Former Hewlett-Packard (HPQ) Chairwoman Patricia Dunn, who helped usher out one CEO and recruit another, before resigning in a scandal over a botched corporate investigation, has died after battling cancer for several years.
Dunn, 58, died at her Orinda home Sunday, according to a statement from her husband, who said she succumbed to ovarian cancer that first surfaced in 2004.
After rising from a secretarial job to become CEO of the money management firm Barclays Global Investors, Dunn joined the HP board in 1998 and became embroiled in a series of controversies that plagued HP in the mid-2000s, predating the company's more recent struggles with negative headlines and turnover in the executive suite.
Dunn led the HP board's efforts to negotiate the departure of the flamboyant CEO Carly Fiorina, after a divisive battle over HP's purchase of Compaq, and to recruit Fiorina's replacement, Mark Hurd, who was ousted last year in an unrelated scandal of his own.
But Dunn ran afoul of powerful board members and was asked to resign in 2006 over her role in the so-called "pretexting" case, in which HP investigators attempted to trace boardroom leaks by using false pretenses to obtain phone records of directors and reporters.
Dunn, who approved the leak probe as the board's non-executive chair, insisted she didn't realize the company's investigators were using unethical methods to obtain information.
"I relied on people with whom I had full confidence," she told members of a congressional subcommittee who called HP officials to testify about the case. "I deeply regret that so many people were badly let down by this reliance."
At one point, then-California Attorney General Bill Lockyer blamed Dunn for presiding over an episode in which "one of our state's most venerable corporate institutions lost its way." But some of her defenders argue that Dunn became the scapegoat in a case where others had equal or more culpability.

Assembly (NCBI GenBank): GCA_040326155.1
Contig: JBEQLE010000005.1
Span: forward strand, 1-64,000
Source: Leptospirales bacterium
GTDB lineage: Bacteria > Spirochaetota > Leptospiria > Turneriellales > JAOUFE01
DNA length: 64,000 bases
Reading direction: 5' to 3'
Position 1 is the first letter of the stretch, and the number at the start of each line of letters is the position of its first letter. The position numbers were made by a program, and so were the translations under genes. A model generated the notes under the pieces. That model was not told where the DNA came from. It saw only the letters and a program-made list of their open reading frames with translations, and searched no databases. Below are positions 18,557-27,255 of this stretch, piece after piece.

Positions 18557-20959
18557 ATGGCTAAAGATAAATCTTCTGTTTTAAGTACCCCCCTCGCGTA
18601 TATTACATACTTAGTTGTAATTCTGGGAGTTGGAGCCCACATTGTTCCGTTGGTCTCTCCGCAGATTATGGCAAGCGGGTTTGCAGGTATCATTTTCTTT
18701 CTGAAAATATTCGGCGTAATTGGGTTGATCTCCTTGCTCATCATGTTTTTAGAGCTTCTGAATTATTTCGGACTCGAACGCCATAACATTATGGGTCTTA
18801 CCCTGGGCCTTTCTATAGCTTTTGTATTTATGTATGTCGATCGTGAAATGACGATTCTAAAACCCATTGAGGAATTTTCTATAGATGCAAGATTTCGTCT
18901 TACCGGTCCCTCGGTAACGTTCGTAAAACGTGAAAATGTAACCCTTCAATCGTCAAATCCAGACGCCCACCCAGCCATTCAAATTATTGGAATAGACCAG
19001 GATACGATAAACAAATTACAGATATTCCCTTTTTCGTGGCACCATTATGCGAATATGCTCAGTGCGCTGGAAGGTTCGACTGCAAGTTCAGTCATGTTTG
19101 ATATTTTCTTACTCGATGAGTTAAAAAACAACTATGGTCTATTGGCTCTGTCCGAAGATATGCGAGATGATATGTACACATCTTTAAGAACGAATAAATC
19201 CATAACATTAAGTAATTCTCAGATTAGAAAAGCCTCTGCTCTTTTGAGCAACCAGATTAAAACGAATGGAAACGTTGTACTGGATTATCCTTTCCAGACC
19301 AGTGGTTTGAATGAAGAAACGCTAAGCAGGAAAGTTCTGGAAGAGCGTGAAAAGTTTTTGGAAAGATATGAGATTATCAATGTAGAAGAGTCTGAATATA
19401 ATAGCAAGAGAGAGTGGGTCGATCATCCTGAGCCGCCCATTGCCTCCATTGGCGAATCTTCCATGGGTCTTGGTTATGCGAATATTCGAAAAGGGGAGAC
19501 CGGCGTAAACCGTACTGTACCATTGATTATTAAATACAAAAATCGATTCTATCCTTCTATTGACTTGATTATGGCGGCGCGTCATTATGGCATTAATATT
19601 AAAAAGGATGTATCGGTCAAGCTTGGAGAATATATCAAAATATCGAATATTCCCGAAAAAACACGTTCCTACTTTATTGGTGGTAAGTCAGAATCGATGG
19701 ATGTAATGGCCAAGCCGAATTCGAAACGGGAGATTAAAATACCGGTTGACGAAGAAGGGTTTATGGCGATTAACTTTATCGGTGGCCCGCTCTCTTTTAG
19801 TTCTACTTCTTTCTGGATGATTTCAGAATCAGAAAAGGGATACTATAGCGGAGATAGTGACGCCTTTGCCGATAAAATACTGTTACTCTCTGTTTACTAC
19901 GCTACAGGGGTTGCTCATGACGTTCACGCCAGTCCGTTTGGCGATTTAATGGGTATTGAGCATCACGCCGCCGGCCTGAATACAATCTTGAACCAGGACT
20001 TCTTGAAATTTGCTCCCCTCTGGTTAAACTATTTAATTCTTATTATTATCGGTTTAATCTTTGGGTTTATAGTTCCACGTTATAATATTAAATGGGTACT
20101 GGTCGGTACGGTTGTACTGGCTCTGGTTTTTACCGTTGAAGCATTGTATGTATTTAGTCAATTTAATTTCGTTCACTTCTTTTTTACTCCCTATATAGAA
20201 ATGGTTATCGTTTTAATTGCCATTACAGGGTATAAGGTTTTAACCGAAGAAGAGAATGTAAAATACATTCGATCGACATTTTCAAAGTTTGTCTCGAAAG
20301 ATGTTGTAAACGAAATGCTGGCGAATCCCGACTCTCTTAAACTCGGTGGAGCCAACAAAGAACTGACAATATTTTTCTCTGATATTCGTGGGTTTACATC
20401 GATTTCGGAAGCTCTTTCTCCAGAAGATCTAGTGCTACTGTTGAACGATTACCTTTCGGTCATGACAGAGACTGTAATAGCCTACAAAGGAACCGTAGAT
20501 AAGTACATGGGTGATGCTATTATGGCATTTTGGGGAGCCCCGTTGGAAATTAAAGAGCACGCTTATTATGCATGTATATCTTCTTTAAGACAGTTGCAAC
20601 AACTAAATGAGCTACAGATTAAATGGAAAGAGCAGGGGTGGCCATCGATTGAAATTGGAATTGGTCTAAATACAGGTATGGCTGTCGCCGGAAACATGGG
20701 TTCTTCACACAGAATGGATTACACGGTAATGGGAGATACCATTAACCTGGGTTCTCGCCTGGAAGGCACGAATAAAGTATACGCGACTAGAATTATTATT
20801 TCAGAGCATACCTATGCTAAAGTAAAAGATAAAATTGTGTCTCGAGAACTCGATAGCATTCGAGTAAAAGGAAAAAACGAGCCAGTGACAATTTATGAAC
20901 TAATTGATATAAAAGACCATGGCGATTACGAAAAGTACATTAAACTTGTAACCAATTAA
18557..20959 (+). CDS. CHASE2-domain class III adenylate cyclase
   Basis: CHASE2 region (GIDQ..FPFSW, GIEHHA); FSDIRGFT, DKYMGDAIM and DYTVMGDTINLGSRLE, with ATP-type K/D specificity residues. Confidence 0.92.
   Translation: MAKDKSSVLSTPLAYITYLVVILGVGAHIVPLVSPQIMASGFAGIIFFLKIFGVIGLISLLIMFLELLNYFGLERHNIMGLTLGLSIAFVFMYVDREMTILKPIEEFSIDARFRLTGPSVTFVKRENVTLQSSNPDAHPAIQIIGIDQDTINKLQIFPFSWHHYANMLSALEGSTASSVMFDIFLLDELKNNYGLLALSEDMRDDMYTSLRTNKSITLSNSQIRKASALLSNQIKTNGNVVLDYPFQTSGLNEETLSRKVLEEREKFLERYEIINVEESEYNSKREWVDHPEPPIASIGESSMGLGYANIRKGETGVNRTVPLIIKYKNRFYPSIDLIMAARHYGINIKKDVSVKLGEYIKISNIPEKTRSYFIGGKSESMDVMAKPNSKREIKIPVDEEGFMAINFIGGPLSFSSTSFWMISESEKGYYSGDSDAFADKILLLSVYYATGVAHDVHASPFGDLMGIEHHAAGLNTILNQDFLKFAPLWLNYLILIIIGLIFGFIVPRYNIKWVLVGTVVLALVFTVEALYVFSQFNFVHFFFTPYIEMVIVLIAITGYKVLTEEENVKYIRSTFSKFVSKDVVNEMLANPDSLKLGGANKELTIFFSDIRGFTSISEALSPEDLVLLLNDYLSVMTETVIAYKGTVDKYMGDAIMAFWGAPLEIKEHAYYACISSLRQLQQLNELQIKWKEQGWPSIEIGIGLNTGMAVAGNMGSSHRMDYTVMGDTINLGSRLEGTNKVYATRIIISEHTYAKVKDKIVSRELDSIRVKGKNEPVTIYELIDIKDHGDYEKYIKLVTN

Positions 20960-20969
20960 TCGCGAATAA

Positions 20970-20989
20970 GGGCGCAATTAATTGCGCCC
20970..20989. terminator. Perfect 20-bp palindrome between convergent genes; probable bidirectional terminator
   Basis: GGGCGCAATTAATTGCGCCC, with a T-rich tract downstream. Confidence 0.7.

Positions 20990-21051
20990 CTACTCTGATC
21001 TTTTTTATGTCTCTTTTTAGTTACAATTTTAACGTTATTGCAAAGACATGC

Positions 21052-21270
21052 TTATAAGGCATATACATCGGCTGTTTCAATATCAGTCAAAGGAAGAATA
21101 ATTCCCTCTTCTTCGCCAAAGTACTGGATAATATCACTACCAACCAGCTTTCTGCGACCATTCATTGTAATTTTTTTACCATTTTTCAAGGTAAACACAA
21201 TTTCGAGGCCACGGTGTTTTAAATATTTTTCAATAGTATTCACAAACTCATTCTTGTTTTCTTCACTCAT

"She got a raw deal. She tried to do the right thing for HP," said Rob Enderle, a longtime HP observer and tech analyst at the Enderle Group.
"Pattie Dunn was outraged by the leaks that were going on. She supported doing an investigation," said Anthony Bianco, a journalist who authored a book about the case. But Bianco, whose book is entitled "The Big Lie," said he concluded Dunn was unaware of the pretexting tactics.
In a brief statement, an HP spokeswoman said Monday: "Pattie Dunn worked tirelessly for the good of HP. We are saddened by the news of her passing, and our thoughts go out to her family on their loss."
Often described as self-effacing but firm in her convictions, Dunn was the daughter of Las Vegas casino workers. She told interviewers that her family struggled financially after her father died when she was a teen.
Born in Burbank in 1953, Dunn worked her way through school at the University of Oregon and UC Berkeley, before graduating with a journalism degree. Her first job after graduating was a secretarial position at Wells Fargo Bank.
The job was meant to be temporary, but Dunn stayed on after becoming intrigued by the world of finance. Her husband, retired banker William Jahnke, noted that she rose through the executive ranks without a degree in business or economics. In a statement, he credited "her generous and gracious manner" and "her personal magnetism."
"It was an extraordinary career for her generation of executive women," said Bianco, who interviewed Dunn several times for his book. "It's unfortunate that what happened at HP eclipsed the rest of her career."
Dunn fought a series of battles with cancer while she was on the HP board. She was first diagnosed with breast cancer in 2002, followed by diagnoses of melanoma and then ovarian cancer over the next three years. She had surgery and chemotherapy in 2006, in the midst of the pretexting scandal and as she was facing felony charges.
She later told an interviewer that she refused an offer to plead guilty to a misdemeanor, saying she wanted to clear her name while she was alive.
After leaving the HP board, Dunn was active in philanthropy with her husband, endowing a chair at UC San Francisco surgery department and funding clinical trials of cancer treatments at the University of Pennsylvania, where she also was a patient.
In addition to her husband, a brother and a sister, Dunn is survived by two daughters, a son and 10 grandchildren.
Contact Brandon Bailey at 408-920-5022; follow him at Twitter.com/BrandonBailey.